The officers ignored the protests of innocence as they loaded the woman into the car. “Oh shit, here comes Knave,” one of them said as a slouching man moved from shadow into the dancing red light.
“Gentlemen,” said Jonah Knave, “a moment?”
“Make it quick.”
“How many bullets left in the gun?”
The officers exchanged glances. The smaller one volunteered, “Three.”
“And how many wounds in the victim?”
“One,” the larger said, impatience hanging around him like a stink.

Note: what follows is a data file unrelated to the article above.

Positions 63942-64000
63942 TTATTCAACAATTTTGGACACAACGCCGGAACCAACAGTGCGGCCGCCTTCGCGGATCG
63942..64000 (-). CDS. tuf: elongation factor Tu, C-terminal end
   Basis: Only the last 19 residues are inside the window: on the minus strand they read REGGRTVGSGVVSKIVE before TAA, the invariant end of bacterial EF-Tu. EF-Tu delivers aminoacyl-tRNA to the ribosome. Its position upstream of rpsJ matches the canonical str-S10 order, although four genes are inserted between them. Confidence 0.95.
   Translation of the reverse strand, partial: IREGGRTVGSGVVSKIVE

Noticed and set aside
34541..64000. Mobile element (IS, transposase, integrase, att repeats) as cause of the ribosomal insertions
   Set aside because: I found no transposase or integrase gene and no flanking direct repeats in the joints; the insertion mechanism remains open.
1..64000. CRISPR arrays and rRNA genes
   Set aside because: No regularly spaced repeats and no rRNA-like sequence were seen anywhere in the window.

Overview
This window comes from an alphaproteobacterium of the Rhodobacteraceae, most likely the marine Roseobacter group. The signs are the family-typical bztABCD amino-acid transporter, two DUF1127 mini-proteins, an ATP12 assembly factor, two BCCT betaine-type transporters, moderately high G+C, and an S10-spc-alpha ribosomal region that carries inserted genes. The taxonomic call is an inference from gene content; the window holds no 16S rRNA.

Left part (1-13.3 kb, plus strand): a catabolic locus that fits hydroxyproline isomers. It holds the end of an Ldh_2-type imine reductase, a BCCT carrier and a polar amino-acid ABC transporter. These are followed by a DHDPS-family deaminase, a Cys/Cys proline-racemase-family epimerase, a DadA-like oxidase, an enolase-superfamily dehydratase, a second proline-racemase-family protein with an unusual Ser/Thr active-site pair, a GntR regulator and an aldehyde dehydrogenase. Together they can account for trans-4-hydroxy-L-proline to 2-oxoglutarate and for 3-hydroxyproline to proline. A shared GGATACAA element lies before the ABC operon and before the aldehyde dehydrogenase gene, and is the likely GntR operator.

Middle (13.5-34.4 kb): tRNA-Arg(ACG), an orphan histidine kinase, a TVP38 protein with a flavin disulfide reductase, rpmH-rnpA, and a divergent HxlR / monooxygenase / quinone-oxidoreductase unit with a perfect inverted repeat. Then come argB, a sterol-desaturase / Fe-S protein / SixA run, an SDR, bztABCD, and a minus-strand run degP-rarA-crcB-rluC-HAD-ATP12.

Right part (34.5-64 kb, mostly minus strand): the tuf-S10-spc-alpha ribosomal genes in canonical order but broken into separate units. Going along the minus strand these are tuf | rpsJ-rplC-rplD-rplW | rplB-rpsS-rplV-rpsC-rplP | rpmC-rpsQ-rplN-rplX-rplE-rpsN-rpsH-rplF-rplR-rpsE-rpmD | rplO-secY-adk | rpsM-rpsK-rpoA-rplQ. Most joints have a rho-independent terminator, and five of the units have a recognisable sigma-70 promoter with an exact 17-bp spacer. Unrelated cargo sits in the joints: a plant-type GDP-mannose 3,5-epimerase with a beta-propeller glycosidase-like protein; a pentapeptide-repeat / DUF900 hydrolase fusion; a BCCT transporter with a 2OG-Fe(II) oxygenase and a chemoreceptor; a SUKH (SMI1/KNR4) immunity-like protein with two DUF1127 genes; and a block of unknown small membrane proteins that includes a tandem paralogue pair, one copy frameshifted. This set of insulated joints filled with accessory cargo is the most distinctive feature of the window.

“I see. Thank you, officers.” Knave moved up the walk. He stood in the door, staring past the cooling body just inside, beady eyes focused over the crouching medical examiner at the wide glass pane at the back of the room.
“You’re gonna catch hell if the captain finds you here, Knave,” the M.E. remarked.
Knave grinned but didn’t look down. “Perhaps the captain should be more concerned about finding the shooter.”
Knave looked at the door to his right, cocked his jaw and ran his gaze the length of the frame, squinting at last at a pair of small holes near the hinge. “The real perp shot from, and fled through, the backyard. You have the wrong woman.”